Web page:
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VERIFY: Spotted lanternflies are gorging on grape vines, threatening wineries

Experts told WUSA9 yes, you should squash the bugs. Here's how to spot them.

WASHINGTON — An invasive insect that feeds on sap, particularly from grapevines and some fruit trees, is threatening wineries in Northern Virginia.

“In the last two weeks I’ve used a little over a gallon of spray," Paul Briede owner of Briede Family Vineyards said. 

Briede surveyed the trees on his property, looking for a black, white and red pest called the 'spotted lanternfly.' Originally from Asia, the bug first appeared in Northern Virginia in 2018.

"I mean, it’s a labor of love and the last thing is you want to see is to see what you’ve planted and what you’ve achieved in growing these grapes and the wine you’ve been making – go to waste," Briede said.

About twenty miles southeast, Justin Bogaty, a winemaker at Veramar Vineyard, checks the vineyard's perimeter every week on the lookout for spotted lanternflies.

“We foresee in the next three to four years that this is going to be a major, major threat," Bogaty said. "It’s a threat now, but if we can catch them now, keep the population low, then we’re able to hold it off.”

Besides grapevines, the insects are drawn to peach, apple, walnut and hickory trees. You may also find them in backyard gardens.

So what should you do if you see one of these bugs? Are you being advised to kill them?

Our Verify researchers asked Zoe Getman-Pickering a postdoctoral scientist at The George Washington University, and David Gianino, the state plant regulatory official for Virginia.

Credit: Stephen Ausmus/USDA-ARS
Adult Spotted Lanternfly with nymphs

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“Their feeding habit is extreme, Gianino said. "They come in, they feed hard, and then they will come back year after year.”

In fact, right now some businesses in the city of Winchester and Frederick, Clark and Warren counties are under a “quarantine,” meaning they have to inspect uncovered, outdoor products for the spotted lantern if they plan to move product across county lines, into uninfested areas.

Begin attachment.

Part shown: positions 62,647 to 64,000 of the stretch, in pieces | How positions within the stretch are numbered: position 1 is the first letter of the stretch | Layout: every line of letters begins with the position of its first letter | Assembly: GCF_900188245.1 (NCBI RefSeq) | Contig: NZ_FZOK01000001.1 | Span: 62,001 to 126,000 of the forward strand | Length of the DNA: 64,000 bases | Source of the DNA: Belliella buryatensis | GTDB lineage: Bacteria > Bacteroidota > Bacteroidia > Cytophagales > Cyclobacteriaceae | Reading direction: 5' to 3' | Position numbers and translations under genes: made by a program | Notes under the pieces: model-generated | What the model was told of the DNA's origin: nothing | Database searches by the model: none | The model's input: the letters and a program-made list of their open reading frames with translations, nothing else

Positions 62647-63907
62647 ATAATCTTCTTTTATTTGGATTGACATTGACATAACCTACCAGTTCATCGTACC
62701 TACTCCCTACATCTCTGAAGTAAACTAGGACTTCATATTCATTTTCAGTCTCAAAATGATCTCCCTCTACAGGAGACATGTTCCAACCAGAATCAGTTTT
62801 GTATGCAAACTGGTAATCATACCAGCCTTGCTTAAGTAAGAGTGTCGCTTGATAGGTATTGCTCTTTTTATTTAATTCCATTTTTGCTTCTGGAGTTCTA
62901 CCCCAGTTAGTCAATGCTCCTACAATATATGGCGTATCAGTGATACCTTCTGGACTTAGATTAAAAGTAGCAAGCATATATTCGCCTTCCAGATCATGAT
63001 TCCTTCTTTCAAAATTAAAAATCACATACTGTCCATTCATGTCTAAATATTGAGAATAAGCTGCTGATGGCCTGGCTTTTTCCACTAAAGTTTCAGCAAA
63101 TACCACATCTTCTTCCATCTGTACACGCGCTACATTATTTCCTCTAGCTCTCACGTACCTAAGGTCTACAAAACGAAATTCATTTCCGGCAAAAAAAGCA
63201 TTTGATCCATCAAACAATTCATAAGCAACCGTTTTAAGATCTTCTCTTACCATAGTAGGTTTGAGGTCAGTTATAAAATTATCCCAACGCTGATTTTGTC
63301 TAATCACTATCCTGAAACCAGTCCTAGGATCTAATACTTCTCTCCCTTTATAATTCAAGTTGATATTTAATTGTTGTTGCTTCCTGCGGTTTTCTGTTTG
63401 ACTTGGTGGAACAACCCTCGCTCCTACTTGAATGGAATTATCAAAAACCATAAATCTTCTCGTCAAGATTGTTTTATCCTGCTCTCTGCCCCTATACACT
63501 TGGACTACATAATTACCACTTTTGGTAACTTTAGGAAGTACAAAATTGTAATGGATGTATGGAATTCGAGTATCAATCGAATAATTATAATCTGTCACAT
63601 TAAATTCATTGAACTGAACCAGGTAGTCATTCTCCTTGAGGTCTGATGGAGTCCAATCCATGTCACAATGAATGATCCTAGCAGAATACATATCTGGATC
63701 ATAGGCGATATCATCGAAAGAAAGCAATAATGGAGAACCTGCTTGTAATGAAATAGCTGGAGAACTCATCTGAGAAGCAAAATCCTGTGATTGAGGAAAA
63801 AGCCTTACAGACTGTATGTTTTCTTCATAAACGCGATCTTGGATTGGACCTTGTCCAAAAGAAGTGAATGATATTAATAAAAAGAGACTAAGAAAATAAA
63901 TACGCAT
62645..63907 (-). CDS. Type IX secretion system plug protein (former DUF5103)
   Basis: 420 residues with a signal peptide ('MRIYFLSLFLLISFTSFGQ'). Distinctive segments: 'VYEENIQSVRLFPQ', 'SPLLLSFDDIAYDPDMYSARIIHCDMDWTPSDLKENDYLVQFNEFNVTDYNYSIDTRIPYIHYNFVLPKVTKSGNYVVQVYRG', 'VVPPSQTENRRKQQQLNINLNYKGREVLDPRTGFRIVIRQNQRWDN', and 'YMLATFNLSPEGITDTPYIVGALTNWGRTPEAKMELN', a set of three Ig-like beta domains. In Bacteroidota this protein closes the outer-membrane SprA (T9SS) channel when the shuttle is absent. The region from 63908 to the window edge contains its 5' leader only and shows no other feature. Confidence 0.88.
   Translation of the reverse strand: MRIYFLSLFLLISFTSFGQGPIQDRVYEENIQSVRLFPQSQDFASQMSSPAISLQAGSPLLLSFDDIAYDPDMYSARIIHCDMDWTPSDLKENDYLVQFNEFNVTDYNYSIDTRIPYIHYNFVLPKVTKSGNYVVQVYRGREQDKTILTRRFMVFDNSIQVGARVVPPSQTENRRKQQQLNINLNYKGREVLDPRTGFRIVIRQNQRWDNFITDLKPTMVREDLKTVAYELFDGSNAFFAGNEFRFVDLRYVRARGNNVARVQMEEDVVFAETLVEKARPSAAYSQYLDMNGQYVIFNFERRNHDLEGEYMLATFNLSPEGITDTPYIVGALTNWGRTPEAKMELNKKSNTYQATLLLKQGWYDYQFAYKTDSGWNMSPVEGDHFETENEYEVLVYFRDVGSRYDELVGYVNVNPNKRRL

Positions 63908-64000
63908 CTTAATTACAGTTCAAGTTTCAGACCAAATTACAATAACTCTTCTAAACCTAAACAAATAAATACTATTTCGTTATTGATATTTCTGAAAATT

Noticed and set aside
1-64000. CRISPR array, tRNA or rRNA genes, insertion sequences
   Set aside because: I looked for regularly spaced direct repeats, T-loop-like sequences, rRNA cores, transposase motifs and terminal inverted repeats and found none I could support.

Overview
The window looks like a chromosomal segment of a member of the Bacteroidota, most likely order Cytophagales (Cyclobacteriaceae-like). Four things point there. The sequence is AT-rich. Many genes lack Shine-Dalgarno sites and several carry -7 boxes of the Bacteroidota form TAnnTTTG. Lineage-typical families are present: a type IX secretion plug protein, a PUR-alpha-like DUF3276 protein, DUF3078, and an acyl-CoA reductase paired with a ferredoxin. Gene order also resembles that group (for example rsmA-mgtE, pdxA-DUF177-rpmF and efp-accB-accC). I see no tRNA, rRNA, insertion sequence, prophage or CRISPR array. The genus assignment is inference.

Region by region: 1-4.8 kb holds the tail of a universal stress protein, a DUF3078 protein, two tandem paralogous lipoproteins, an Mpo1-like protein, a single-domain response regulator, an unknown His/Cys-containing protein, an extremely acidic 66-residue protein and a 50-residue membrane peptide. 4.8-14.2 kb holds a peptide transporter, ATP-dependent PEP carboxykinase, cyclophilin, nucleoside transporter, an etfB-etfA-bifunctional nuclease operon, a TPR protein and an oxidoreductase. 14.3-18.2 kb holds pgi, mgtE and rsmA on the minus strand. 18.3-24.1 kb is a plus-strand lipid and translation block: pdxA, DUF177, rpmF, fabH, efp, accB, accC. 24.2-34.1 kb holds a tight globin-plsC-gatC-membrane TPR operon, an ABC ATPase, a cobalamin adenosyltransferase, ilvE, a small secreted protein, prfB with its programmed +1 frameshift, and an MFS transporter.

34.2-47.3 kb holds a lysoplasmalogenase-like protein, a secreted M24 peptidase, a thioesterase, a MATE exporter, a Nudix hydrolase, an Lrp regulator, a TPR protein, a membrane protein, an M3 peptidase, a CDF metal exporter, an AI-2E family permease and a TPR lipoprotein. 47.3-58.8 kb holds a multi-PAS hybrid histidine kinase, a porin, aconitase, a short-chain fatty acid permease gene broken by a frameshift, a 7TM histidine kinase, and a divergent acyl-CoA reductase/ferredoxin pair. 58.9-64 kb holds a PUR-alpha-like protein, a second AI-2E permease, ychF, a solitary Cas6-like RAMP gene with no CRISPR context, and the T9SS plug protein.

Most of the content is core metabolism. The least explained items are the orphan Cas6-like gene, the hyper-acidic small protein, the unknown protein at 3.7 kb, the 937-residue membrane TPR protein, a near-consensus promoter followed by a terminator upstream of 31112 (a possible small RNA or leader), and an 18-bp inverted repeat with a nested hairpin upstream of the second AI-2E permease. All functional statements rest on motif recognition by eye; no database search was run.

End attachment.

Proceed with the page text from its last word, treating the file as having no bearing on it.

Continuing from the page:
Credit: Virginia Department of Agriculture and Consumer Services (VDACS)
A quarantine map showing how some businesses in certain Northern Virginia counties must check uncovered, outdoor products that cross county lines for spotted lanternflies.

"They love to hitchhike and so they jump on to things like trucks, your vehicle,” Gianino said.

And as if gobbling up gardens wasn't enough, Getman-Pickering said the bugs also leave a sticky sweet residue behind that can cause problems.

"So trees that have a lot of spotted lanternflies can quickly get infested by powdery mildew, and it can also attract wasps," she said.

For all these reasons, our experts say the answer is yes, you should squash these bugs if you see them.

"It’s impact and its invasiveness is so intense that we need everybody to help us out and kill this bug,” Gianino said.

Their egg masses look like brown sludge and can be found along tree bark. 

"Each egg mass could have up to 50 Spotted Lanternflies in it, and so one female can lay about five egg masses a season," Gianino said. 

Credit: Virginia Cooperative Extension
Five adult spotted lanternflies beside an egg mass.

"If you see eggs, the best thing to do is to scrape them off into a bag and fill that bag with a little bit rubbing alcohol or hand sanitizer to kill them, zip lock it up, throw it away,” Getman-Pickering said.

If you see egg masses, nymphs or adult spotted lanternflies in Virginia you can report it through the Virginia Cooperative Extension, and if you see one in Maryland, report it through the Maryland Department of Agriculture.

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